Tate: Balance and dollars don't mix
If they say it’s not about the money, explain these numbers:
—$11 billion: The 14-year NCAA tournament TV deal with CBS and Turner Broadcasting.
— $470 million: ESPN’s per-year contract for the new four-team NCAA football playoff.
— $311 million: What the Power-5 Conferences expect as payouts this year from bowl games and the NCAA tournament. Add in the two regular seasons, and the Power-5 Conferences expect $1.1 billion from their network partners.
— $26.5 million: Big Ten broadcast payout to Illinois for teams that finished 1-7 in football and tied for eighth in basketball, missing the 70-team bowl action and NCAA basketball tournament. That $26.5 million will skyrocket past $40 million within a few years.
Changing the rules
Here’s my question. Since rules in some sports aren’t applicable to others, is sports-specific legislation around the corner? With coaches and athletic departments getting rich via football and basketball players, how long will it be before the athletes in those sports want a bigger piece of the Monopoly pie? How much longer before those two are treated differently than all their nonrevenue brothers and sisters?
You have noticed, haven’t you, who is bringing the court suits, who is calling for a union vote, who is already looking into the carloads of cash and wondering why the universities and coaches get it all. Let’s put it this way: It isn’t the wrestlers or gymnasts.
We’re already seeing a move toward separation with a governance shift for five conferences to dictate terms to the lesser schools.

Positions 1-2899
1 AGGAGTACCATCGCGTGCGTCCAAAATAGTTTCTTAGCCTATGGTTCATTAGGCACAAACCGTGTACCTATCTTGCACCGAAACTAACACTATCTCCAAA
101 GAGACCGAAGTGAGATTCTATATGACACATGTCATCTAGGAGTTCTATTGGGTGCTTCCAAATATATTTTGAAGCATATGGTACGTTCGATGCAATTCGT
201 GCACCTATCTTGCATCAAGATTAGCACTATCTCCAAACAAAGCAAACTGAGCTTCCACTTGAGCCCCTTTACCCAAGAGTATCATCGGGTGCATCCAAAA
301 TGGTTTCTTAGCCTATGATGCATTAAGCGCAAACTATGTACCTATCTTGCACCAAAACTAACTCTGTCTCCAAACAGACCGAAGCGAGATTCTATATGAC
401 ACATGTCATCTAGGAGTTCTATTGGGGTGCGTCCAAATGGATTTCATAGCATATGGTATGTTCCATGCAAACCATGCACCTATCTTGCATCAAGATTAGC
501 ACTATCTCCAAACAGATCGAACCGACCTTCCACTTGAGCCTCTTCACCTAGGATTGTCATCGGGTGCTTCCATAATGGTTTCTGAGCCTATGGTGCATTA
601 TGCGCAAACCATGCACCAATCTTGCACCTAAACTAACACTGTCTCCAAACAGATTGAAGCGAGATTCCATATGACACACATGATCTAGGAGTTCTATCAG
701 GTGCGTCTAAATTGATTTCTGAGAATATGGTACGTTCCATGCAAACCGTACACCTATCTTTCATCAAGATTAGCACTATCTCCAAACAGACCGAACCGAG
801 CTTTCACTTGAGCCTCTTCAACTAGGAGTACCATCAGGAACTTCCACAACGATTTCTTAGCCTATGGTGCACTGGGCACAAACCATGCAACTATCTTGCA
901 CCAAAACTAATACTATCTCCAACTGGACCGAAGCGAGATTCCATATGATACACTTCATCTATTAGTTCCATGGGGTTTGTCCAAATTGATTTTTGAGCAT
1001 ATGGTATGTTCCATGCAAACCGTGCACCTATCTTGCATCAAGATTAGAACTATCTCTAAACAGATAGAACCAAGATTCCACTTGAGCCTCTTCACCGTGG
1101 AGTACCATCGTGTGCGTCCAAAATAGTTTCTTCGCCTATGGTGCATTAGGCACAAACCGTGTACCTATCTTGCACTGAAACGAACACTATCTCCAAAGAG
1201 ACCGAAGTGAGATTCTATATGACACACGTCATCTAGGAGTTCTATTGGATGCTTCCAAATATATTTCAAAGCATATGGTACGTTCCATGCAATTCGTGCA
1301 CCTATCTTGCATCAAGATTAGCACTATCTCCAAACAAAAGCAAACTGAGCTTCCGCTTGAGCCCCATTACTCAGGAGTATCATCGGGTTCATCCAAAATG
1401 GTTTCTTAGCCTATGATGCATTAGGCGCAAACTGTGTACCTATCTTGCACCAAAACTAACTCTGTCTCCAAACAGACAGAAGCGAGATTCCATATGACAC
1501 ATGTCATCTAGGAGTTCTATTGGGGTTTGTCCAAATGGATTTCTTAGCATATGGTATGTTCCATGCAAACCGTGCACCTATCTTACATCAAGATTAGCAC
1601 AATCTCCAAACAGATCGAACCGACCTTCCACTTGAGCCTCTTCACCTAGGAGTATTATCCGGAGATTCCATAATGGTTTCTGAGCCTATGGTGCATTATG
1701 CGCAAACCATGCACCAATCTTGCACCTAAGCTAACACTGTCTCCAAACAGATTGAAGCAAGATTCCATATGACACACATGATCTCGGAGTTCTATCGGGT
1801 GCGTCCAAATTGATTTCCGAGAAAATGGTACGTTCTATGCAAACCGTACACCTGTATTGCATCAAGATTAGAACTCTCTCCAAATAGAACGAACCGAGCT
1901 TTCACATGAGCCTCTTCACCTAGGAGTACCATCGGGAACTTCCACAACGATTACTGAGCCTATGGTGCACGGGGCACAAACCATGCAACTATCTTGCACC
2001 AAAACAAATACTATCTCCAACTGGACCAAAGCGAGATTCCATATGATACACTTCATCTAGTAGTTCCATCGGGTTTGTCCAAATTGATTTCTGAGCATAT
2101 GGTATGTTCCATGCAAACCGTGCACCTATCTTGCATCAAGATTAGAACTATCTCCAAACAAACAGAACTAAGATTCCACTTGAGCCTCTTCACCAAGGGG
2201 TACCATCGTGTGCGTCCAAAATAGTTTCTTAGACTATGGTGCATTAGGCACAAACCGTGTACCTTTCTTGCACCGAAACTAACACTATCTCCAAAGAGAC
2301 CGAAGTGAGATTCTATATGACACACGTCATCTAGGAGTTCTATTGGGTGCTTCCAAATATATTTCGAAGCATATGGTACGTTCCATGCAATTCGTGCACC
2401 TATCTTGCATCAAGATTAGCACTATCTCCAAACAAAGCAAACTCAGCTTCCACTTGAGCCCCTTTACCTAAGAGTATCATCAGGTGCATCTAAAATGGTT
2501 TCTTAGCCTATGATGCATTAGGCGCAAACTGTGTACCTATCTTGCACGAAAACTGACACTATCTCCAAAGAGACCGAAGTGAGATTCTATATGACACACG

These five are striving to sprint ahead of the game by providing better financial circumstances for athletes — a stipend as part of the “cost of education,” long-range medical care, insurance opportunities, four-year scholarships, and more and better meals. Sports other than football and basketball are happily riding the coattails.
Critics say this power move will unbalance college competition. Do they mean more than it is already? We’ve long seen a distinct pecking order. Illinois can offer 85 football scholarships, while EIU and Illinois State can offer 63. Illinois could always offer stronger competition, better travel arrangements, greater benefits and a more prestigious diploma than FCS schools. It’s a fact of life.
Title IX concerns
My conclusion is that the new governance setup will relieve building pressures and will work, that big-school athletes deserve more than they’ve been receiving, and competition with the SIUs and ISUs won’t change much.
Is the NCAA perfect? Well, it beats the European style of amateurism. U.S. fans won’t follow club teams.
I see two major problems:
— Blinded by stars in their eyes, too many football and basketball players fail to prepare themselves for life after sports — a misstep that is less true in the nonrevenue sports.
— Because football is played only by men and is so extreme in the numbers needed, it’s impossible to strike a fair balance on scholarships between men and women.
Title IX brought in a wave of female competition, and everything about it is good. But football’s 85 scholarships could be dropped from the equation without hurting well-established women’s sports.
Because football is left in, men’s nonrevenue sports have suffered. Many landed on the cutting table to make room for women’s sports.
Illinois dropped men’s swimming and fencing as a result. Wisconsin let baseball go while favoring women’s lightweight rowing. A steady drain has seen men’s gymnastics fall to 17 Division I teams, and wrestling has been reduced from 111 teams in 1990 to fewer than 80. Men’s tennis also has taken a hit as universities seek to balance the sexes. Men’s basketball, which brings in millions, is allowed 13 scholarships, while women’s basketball has 15.
It is impossible to do it fairly with football in the mix, and it wouldn’t be unfair to women to pull it out. Common sense simply isn’t employed in this case. After all, if it wasn’t for football revenue, the women and most Olympic sports would have difficulty finding the financial support to field teams, not to mention all those extravagant excursions to warmer climates.
Loren Tate writes for The News-Gazette. He can be reached at firstname.lastname@example.org.